While her project was successful and helped the children to have open conversations, the subject matter was deemed too explicit. She stepped away from advocacy work only to run into one of the children years later, having overcome her violent childhood and pursued a fulfilling life and career, encouraging Ms. E to return to her mission.

In her effort to support violence survivors, she was met with pushback from every group she tried to connect with, including churches. “They didn’t want to hear about their family’s abuse. In the Black community, we live with it.” Her main purpose has always been to “pull away the mask of it and take away the shame.” She says, “We know where the hospitals are, the jails, everything else. So why not tell people where they can get domestic violence help?”

The purple houses and rose garden have certainly gotten the community’s attention. After four separate anonymous attempts to mow over and destroy the memorial garden, 200 rose bushes currently stand surrounding a pond, a treehouse constructed by volunteers, and a stage for community performances. 

A soft opening of the village was held Aug. 30, featuring a dedication of the garden to 200 victims of DV, a testimony to the work of G.Y.R.L. by Councilman Ellington, a presentation of a Community Leadership and Achievement award to Ms. E from One Love, performances by City in Motion dancers, and various talent showcases and skits by the children in G.Y.R.L.’s Young Kings and Princesses programs. Ms. E hopes that events like this will show the community the village’s potential and drive volunteer and financial support to be able to complete renovations on the buildings and expand the classes for children.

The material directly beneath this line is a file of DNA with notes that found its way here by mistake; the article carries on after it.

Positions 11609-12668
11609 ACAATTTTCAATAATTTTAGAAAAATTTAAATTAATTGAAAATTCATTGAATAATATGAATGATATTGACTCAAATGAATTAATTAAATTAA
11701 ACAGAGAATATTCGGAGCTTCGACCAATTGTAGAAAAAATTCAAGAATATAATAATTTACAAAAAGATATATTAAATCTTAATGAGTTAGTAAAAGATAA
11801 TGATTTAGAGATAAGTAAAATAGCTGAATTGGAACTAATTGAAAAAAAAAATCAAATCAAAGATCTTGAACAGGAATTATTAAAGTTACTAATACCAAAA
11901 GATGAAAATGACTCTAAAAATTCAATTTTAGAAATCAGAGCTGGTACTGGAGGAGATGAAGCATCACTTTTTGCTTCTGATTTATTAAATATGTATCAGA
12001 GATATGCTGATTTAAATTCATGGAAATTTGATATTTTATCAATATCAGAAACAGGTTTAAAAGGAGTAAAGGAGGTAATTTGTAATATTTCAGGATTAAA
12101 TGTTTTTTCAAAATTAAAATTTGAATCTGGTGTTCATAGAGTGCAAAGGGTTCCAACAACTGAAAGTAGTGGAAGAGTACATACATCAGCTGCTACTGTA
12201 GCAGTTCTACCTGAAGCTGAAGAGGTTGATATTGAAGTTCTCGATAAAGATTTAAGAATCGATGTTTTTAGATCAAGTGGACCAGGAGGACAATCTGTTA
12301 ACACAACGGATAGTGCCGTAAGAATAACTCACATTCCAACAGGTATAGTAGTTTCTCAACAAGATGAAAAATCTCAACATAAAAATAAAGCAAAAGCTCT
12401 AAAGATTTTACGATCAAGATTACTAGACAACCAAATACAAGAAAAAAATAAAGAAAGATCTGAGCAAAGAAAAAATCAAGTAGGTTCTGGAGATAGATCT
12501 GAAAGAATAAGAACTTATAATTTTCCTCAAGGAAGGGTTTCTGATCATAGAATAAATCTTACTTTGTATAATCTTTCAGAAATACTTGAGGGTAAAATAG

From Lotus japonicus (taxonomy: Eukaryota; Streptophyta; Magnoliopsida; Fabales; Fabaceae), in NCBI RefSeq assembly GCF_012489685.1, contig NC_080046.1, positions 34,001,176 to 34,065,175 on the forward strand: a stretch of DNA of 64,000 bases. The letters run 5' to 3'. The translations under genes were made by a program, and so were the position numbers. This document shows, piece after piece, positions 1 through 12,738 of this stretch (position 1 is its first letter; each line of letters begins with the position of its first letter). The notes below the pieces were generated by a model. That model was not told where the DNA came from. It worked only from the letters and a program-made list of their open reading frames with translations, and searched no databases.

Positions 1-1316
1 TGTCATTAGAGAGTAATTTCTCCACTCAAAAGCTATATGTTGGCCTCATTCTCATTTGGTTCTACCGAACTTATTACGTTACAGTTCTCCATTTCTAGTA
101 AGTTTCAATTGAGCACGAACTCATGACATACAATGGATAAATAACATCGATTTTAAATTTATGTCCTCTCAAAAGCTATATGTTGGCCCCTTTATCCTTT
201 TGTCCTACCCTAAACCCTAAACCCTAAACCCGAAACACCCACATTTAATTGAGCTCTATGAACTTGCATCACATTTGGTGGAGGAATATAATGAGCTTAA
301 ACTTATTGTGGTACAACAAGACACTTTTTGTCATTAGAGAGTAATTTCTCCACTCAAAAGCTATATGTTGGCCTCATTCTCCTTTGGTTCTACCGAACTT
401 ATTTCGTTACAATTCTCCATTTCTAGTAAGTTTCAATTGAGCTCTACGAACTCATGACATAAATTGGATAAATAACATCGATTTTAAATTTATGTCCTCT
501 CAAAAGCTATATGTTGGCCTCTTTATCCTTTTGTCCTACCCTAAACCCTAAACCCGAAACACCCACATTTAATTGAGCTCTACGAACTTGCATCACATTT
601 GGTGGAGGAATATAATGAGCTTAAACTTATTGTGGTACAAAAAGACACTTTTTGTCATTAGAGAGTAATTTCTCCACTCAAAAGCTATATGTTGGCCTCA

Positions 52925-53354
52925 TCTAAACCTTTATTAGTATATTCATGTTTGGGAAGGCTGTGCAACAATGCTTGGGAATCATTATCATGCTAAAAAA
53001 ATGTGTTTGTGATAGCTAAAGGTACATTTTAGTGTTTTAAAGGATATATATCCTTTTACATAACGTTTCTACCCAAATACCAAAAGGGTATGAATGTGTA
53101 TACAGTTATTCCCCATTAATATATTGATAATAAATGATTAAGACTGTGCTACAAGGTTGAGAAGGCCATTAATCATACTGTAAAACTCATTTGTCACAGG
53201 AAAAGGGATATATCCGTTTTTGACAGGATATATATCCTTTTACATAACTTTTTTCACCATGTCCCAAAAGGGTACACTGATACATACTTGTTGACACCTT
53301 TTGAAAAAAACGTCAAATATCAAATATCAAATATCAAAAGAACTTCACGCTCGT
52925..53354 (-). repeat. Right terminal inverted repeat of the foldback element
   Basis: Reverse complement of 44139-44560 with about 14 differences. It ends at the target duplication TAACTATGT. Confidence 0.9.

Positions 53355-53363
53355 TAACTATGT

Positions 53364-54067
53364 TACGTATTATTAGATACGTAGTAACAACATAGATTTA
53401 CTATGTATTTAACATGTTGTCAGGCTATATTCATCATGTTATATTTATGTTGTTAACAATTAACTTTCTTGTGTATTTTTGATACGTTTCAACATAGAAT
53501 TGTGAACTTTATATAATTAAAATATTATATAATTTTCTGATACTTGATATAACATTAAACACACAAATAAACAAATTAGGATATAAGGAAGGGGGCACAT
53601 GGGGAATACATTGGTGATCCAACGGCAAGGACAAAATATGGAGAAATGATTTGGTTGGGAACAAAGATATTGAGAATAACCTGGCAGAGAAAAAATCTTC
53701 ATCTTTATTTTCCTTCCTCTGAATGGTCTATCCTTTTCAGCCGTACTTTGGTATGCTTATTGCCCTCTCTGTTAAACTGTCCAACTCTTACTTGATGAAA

One of the buildings currently houses the administrative office as well as the Young Kings and Princesses programs where children learn everything from manners and personal hygiene to culinary skills and creative writing. In upcoming weeks, Ms. E will be implementing an entrepreneur program into the curriculum as well as provide an allowance for each child, emphasizing the value of money and teaching the kids how to budget, pursue entrepreneurial careers, and more. 

The kids will also have opportunities to sell merchandise they make in their creative classes at local vendor fairs. “We’re encouraging them to pursue their passions and be entrepreneurs because the job field is changing and we want them to be prepared.”

As these programs continue to expand, G.Y.R.L.’s next priority is to get the shelters up and running to meet the increased demand for space and safety in the area. To this day all of the group’s projects have been funded and completed by Ms. E, G.Y.R.L. board members and volunteers, and financial as well as material donations. “If we don’t have the funding, do we still exist? Yes. We still have the same problems,” she mentions, while discussing community grievances with other executive board members. 

While G.Y.R.L. has proven to overcome every obstacle thrown its way, the group hopes it can continue to prove the village’s importance to the community, recruit volunteers, and receive funding to speed up the process and get help to those who need it most. The ever-ambitious Ms. E already has her sights set on more mostly vacant neighborhoods in the area that have the potential to become villages such as the one she has created. In a time where community-led alternatives to police are sought more and more, especially for Black and Indigenous people of color, G.Y.R.L. has the potential to expand greatly and save men, women, LGBTQ, and family members of all ages from DV and abusive households.